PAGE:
If the U.S. has an Achilles heel in terms of energy security and energy independence, it is petroleum. While the U.S. is the third-largest producer worldwide, our demand far outstrips our production. In fact, until recently, U.S. demand even exceeded the production capacity of the two largest global producers — Saudi Arabia and Russia — combined. But that has changed. Our demand dipped starting in 2005, and the drop-off then accelerated further due to the economic downturn. In addition, during this same period, our production began to increase. By 2011, the U.S. was still the third-largest producer, but domestic production had posted its fourth year of steady growth after nearly three decades of decline.
The bulk of the increase has come from accessing “tight oil” in formations that were previously deemed cost-prohibitive for production when oil sold in the $20 to $40 per barrel price range from the 1980s to early 2000s. The surge of oil prices above $40 per barrel starting in 2004 led oil producers to begin working to access these tight oil deposits. New supply began reaching the market in 2008 and has been increasing every year since. Much of this work in tight oil has occurred in the Bakken shale formation of North Dakota and Montana. But there are several similar formations in the U.S., such as the Eagle Ford shale in southern Texas, that are in early stages of development.
By 2015, if current production trends continue, the U.S. could surpass both Saudi Arabia and Russia to become the world’s largest producer of petroleum liquids. Of course, we won’t become a net exporter, but as our production grows faster than our demand, the amount and percentage that we import will steadily decrease.
That decrease won’t be evenly distributed across all import sources: Consumption of petroleum from Canada, our largest foreign source, should rise over time. Canada plans to continue developing its oil resources, and new pipeline infrastructure is being built that will essentially “lock in” much of that supply to the U.S. Our second-largest foreign source of petroleum is Mexico, which has large reserves, in spite of recent decreases in production.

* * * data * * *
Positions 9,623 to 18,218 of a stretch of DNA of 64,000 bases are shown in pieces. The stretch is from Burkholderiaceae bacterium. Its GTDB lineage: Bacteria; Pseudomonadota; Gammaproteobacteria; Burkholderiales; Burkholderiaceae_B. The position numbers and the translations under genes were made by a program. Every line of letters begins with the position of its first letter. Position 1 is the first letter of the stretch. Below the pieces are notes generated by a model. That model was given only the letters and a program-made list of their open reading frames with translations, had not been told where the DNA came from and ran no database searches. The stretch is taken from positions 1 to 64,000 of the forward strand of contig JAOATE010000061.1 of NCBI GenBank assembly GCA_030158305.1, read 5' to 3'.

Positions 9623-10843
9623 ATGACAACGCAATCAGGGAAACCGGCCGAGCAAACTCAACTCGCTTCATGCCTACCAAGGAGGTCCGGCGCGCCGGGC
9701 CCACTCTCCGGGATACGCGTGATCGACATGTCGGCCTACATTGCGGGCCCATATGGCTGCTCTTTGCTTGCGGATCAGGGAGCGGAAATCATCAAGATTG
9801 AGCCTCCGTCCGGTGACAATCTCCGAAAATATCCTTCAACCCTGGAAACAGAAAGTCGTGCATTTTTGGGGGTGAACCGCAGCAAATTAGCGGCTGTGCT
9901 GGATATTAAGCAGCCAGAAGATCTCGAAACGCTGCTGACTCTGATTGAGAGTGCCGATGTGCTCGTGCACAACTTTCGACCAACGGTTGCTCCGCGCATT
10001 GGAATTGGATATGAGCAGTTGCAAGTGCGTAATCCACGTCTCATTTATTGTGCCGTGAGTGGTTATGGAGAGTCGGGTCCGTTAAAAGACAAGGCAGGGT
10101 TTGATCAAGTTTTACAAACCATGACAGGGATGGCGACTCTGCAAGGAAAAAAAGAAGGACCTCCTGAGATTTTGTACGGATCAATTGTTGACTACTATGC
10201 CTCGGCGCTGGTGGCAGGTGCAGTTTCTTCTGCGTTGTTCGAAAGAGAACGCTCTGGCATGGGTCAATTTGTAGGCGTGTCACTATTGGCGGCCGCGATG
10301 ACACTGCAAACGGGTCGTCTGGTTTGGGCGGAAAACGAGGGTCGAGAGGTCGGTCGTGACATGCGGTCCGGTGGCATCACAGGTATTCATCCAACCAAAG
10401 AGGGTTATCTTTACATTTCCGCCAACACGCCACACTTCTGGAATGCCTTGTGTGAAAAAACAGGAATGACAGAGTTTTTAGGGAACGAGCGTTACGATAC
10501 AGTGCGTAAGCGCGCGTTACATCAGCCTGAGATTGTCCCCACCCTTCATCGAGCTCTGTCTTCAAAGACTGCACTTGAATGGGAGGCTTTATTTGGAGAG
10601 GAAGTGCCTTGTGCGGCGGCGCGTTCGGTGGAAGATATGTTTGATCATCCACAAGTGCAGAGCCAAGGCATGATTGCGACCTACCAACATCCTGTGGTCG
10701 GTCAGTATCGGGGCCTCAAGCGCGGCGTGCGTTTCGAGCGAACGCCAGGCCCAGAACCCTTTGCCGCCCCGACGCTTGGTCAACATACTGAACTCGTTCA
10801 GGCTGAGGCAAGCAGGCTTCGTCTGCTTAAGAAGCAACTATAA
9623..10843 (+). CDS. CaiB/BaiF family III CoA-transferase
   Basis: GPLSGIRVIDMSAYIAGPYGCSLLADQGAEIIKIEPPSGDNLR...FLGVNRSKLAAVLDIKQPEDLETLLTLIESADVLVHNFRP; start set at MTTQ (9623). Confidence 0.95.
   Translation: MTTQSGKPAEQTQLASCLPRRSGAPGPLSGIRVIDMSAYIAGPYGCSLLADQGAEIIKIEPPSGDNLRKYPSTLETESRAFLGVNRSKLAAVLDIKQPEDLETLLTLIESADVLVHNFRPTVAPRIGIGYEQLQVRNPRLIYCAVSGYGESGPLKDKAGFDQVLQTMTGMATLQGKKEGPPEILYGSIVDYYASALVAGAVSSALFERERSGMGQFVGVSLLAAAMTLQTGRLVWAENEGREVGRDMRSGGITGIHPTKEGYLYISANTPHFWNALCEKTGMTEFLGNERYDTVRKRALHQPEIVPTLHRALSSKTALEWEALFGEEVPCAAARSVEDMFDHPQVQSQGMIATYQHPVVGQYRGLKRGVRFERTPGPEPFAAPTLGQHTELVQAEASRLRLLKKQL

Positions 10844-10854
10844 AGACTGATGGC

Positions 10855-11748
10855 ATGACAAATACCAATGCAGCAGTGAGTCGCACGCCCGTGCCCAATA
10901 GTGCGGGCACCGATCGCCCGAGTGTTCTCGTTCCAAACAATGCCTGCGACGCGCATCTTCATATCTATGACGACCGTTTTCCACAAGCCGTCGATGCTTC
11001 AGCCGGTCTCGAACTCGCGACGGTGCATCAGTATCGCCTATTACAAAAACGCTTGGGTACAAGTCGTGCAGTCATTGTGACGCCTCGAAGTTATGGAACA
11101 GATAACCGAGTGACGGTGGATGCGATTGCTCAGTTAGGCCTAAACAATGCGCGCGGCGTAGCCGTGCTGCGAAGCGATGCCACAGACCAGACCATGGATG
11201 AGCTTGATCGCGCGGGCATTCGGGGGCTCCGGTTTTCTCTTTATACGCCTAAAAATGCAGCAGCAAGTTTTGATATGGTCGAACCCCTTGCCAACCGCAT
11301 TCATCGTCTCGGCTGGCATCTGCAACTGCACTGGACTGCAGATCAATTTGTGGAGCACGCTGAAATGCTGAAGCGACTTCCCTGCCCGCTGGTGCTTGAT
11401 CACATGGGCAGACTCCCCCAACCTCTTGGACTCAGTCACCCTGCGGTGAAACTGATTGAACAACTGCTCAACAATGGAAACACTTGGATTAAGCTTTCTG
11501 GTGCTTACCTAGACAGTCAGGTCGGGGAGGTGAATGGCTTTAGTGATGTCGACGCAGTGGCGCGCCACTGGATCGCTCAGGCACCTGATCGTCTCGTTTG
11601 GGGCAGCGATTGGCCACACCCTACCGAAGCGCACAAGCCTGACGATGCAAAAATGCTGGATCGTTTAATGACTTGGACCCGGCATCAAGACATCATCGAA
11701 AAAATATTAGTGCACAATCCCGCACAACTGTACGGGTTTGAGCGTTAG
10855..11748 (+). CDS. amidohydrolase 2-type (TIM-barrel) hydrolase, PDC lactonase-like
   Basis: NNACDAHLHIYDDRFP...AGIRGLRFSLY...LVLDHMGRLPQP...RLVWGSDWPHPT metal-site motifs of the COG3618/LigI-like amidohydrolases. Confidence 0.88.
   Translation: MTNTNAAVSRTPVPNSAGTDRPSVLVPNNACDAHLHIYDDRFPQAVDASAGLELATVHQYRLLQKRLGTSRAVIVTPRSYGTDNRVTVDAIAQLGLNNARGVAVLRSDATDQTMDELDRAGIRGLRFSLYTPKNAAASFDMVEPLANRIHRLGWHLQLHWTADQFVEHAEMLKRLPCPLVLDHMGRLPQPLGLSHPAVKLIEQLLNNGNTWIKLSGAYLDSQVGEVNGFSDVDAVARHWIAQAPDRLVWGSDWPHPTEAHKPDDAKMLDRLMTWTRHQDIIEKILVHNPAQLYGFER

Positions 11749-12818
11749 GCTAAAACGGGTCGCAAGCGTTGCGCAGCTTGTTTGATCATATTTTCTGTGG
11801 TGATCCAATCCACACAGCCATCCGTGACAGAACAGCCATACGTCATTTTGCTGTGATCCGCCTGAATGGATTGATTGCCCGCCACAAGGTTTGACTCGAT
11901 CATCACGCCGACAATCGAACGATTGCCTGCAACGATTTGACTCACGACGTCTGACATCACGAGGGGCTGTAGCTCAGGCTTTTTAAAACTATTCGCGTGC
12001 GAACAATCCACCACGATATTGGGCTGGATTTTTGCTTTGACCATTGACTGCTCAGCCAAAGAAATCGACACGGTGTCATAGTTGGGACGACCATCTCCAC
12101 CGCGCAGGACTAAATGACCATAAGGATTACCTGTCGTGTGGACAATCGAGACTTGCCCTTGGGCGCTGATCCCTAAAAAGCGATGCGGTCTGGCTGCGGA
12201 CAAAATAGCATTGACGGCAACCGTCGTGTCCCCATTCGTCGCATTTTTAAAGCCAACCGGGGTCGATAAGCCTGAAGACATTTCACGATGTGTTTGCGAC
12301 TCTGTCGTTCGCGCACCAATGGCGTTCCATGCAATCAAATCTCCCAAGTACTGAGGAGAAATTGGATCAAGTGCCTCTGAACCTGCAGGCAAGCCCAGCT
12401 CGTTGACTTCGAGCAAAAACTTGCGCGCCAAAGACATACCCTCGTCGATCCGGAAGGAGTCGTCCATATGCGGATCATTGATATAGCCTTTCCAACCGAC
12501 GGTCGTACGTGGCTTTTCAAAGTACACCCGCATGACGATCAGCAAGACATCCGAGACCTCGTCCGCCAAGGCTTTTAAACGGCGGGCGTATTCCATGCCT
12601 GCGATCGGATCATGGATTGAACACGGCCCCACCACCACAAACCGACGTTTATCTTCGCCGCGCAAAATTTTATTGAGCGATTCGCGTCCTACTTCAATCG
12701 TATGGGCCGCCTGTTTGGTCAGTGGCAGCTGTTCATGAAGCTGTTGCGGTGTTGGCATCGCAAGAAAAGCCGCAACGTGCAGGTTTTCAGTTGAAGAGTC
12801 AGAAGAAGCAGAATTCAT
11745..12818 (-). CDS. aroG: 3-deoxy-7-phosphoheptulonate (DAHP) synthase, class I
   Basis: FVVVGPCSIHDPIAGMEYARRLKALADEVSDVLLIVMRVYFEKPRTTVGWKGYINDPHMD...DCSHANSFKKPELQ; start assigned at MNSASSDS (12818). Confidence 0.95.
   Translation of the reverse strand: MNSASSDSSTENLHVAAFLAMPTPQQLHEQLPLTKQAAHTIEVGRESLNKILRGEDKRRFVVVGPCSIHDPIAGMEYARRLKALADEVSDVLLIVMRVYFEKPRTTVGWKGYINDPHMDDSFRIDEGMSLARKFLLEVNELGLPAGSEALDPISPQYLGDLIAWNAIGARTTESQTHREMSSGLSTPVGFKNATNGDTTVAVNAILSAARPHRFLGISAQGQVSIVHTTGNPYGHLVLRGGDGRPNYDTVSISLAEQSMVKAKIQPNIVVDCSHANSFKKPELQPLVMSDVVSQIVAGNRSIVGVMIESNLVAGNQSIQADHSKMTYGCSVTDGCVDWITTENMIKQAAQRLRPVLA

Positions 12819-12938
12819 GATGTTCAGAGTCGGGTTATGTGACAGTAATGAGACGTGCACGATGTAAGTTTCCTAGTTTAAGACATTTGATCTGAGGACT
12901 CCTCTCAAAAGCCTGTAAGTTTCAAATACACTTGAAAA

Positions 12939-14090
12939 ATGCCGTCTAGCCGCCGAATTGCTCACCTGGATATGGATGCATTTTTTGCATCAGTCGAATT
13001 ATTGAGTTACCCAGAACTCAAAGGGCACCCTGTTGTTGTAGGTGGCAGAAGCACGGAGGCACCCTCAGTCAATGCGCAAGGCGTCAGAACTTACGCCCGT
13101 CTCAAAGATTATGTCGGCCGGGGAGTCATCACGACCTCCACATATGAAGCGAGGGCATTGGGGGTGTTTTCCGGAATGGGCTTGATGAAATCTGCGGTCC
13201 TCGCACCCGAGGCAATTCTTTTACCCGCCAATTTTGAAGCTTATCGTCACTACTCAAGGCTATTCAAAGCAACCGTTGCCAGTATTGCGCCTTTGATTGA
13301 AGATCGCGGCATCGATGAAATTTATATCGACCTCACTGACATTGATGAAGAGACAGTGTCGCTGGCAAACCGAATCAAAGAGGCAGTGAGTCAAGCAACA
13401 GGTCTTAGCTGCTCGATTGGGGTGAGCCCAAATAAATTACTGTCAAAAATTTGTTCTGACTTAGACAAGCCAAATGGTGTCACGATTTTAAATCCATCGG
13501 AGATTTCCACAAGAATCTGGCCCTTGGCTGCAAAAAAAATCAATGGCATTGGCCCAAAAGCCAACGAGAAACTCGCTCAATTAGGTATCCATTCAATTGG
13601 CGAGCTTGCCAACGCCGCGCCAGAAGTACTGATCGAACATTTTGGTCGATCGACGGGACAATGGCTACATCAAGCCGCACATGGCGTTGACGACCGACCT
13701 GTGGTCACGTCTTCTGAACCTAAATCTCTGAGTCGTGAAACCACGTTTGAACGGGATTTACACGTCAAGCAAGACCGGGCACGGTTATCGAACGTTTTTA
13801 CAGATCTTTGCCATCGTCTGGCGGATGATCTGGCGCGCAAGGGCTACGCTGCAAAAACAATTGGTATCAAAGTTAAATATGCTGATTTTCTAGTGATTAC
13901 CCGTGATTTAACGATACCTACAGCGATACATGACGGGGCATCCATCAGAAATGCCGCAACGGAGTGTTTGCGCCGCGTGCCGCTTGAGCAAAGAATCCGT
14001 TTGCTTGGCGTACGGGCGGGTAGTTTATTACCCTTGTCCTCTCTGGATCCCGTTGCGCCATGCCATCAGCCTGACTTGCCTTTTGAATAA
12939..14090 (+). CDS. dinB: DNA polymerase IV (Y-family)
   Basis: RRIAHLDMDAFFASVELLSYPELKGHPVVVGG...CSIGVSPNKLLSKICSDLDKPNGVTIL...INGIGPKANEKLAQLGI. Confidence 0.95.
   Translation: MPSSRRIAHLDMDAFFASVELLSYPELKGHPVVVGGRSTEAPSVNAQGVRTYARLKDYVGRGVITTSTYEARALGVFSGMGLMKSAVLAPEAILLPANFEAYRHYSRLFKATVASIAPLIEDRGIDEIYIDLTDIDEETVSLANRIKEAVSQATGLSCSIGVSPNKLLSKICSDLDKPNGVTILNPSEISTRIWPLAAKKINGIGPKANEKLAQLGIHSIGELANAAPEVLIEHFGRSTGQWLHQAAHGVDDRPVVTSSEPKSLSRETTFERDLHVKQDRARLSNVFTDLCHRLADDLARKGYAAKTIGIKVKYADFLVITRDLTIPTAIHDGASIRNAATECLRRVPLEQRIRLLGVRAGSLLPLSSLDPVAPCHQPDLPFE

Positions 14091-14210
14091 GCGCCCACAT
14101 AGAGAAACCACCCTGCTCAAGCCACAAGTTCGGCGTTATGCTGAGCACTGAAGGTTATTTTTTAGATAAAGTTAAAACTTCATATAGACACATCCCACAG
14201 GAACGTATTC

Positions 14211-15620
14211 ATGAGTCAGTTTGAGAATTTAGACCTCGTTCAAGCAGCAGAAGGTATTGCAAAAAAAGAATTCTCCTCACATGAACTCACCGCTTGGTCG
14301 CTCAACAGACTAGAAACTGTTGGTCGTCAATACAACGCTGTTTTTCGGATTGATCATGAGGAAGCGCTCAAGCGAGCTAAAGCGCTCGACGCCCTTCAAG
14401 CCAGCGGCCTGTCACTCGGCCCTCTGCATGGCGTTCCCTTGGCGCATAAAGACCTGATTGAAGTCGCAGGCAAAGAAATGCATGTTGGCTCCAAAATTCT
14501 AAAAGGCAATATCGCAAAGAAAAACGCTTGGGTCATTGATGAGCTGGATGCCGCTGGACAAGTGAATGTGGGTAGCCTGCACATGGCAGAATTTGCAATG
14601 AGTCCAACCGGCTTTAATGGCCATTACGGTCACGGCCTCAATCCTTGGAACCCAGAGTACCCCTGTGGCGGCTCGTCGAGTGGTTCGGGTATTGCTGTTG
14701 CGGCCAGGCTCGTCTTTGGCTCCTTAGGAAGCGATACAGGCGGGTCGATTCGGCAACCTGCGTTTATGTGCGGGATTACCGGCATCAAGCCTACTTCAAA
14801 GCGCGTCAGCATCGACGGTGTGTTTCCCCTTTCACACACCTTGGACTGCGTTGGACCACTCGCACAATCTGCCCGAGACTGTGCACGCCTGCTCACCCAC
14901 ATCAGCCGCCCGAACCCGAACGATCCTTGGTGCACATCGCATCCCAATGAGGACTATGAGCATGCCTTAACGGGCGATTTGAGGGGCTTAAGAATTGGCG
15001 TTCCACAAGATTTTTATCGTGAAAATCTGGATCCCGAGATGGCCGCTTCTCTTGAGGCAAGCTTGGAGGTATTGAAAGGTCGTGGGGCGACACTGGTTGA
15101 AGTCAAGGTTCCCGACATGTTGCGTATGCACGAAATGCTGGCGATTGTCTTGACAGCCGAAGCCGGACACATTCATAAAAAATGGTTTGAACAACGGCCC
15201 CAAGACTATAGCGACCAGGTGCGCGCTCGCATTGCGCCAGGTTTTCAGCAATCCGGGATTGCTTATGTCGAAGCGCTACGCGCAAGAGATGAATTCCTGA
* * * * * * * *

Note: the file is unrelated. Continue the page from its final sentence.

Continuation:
Thus, the decrease in imports will likely occur in the most distant sources (which have the highest transportation costs) such as Saudi Arabia, Iraq and Nigeria. The net effect would be that Canada, which supplied 23 percent of U.S. petroleum imports in 2011, might provide 43 percent by 2035. Over the same period, oil from the Persian Gulf could drop from 16 percent of our imports today to just 12 percent, meaning it would account for an almost negligible 4 percent of our overall consumption.
Of course, production and consumption projections for petroleum are challenging and represent best guesses. Forecasting production is perhaps easier, as it is based on exploration that has already been conducted and on infrastructure projects that have already commenced, even though they may take several years to bear fruit.
Consumption projections are heavily dependent on consumer behavior, such as how much we drive, which is difficult to predict. Private vehicles account for 62 percent of our petroleum demand and transportation as a whole for more than 70 percent. When gasoline prices increase significantly, people tend to drive less, so consumption goes down. In addition, when prices increase significantly and stay high, politicians and the public call for more efficient vehicles. For projections from now through 2035, EIA’s data rely on an average consumer’s annual amount of driving and a 40 percent increase in the fuel efficiency of light-duty vehicles. Of course, a stronger consumer movement toward more fuel-efficient vehicles could cause the slow forecast growth in consumption to flatten or even decrease. Additionally, a more rapid adoption of electric and/or natural gas vehicles could also reduce consumption and further reduce petroleum imports.
It has often been said that the U.S. is the Saudi Arabia of coal. With the world’s largest coal reserves, the U.S. has more than 240 years of supply based on current production. What is new is that even though U.S. coal consumption has been in a slow decline since 2007, production has remained roughly constant. That is because our net coal exports have doubled since 2005. For decades, the U.S. has exported metallurgical coal, used in steel production. The recent growth has been in the export of thermal coal for electricity production, the very segment of consumption that is in decline in the U.S.